Choosing Left Align Text (the default choice) will align your type with the left side of the text box (when using area type):

An example of left aligned paragraph type in Photoshop. Image © 2011 Photoshop Essentials.com
An example of left-aligned paragraph (area) type.

The Center Text option will center each line of type in the paragraph:

An example of center aligned paragraph type in Photoshop. Image © 2011 Photoshop Essentials.com
Center-aligned paragraph type.

Right Align Text will align the type with the right side of the text box:

An example of right aligned paragraph type in Photoshop. Image © 2011 Photoshop Essentials.com
Right-aligned paragraph type.

The Justification Options

The next four icons in the row along the top of the Paragraph panel are the justification options. From left to right, we have Justify Last Left, Justify Last Centered, Justify Last Right, and finally, Justify All. These options are only available in the Paragraph panel. In fact, all of the options we’ll look at from this point on are found exclusively in the Paragraph panel. The only options here that can also be found in the Options Bar are the alignment options we looked at a moment ago:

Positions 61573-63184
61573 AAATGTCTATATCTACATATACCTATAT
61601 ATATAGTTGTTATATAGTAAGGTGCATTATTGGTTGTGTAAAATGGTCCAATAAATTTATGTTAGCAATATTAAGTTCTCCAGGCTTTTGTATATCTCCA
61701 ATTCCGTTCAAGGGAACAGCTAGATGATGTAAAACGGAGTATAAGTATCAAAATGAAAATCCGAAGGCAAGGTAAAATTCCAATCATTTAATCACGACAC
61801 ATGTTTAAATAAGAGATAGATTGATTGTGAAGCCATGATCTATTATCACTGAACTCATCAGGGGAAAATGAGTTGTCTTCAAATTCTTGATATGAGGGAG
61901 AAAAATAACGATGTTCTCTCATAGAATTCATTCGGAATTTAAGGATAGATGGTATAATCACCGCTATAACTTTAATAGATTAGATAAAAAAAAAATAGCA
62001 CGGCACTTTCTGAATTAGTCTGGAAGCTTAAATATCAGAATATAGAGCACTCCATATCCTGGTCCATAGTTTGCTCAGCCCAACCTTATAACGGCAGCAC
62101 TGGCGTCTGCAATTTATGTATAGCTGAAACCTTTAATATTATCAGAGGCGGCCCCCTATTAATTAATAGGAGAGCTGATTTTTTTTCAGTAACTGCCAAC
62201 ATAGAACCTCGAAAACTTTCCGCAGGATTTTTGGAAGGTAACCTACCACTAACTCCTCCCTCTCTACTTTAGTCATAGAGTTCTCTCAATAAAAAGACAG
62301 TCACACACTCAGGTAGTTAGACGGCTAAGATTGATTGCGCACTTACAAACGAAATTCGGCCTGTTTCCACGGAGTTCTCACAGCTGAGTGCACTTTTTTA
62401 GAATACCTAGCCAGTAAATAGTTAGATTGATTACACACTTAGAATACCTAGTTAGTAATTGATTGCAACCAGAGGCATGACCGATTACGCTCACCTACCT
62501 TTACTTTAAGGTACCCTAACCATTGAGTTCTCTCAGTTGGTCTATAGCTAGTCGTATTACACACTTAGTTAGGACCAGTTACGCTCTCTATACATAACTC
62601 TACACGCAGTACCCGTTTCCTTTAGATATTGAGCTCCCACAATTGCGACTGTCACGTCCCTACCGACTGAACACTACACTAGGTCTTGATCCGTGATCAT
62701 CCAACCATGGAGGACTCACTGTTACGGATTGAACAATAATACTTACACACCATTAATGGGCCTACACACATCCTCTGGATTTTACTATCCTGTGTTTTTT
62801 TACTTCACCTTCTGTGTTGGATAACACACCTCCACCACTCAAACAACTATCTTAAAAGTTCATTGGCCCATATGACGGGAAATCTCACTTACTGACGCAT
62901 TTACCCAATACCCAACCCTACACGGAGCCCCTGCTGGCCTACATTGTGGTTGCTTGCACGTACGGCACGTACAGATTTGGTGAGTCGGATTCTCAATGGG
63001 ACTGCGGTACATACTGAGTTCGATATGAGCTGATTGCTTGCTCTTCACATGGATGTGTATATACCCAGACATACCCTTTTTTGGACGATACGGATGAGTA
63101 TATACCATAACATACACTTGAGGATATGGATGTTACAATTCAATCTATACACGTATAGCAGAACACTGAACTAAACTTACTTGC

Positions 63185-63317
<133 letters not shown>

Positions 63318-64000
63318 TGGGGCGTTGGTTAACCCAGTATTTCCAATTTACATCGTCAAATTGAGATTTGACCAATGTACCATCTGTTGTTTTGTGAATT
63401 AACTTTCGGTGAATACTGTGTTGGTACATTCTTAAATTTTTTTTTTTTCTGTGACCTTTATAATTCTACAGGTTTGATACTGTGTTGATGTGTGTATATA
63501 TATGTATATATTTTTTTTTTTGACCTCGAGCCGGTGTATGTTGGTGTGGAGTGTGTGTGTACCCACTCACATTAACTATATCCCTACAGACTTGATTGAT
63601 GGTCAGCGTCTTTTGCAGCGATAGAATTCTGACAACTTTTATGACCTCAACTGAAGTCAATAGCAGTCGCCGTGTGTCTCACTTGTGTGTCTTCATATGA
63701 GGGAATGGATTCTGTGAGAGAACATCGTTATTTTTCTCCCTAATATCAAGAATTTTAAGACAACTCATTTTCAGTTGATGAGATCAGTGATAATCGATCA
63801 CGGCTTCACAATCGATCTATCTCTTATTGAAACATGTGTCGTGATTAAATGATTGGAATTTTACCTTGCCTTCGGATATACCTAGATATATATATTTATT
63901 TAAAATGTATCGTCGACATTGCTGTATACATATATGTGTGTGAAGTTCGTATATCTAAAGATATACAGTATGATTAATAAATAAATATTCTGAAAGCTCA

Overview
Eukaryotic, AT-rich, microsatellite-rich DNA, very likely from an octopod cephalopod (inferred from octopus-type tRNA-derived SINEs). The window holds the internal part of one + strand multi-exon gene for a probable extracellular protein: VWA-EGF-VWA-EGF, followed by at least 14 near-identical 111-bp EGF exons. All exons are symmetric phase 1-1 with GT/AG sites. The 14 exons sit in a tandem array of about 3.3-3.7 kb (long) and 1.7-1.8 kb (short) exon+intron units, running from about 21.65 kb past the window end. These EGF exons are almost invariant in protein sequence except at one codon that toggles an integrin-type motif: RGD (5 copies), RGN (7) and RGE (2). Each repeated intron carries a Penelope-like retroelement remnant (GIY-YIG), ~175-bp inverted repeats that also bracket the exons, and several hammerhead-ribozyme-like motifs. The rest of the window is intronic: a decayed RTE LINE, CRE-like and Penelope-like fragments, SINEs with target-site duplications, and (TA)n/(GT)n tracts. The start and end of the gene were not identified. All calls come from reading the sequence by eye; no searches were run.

The type justification options in the Paragraph panel in Photoshop. Image © 2011 Photoshop Essentials.com
The type justification options (Last Left, Last Centered, Last Right, and Justify All).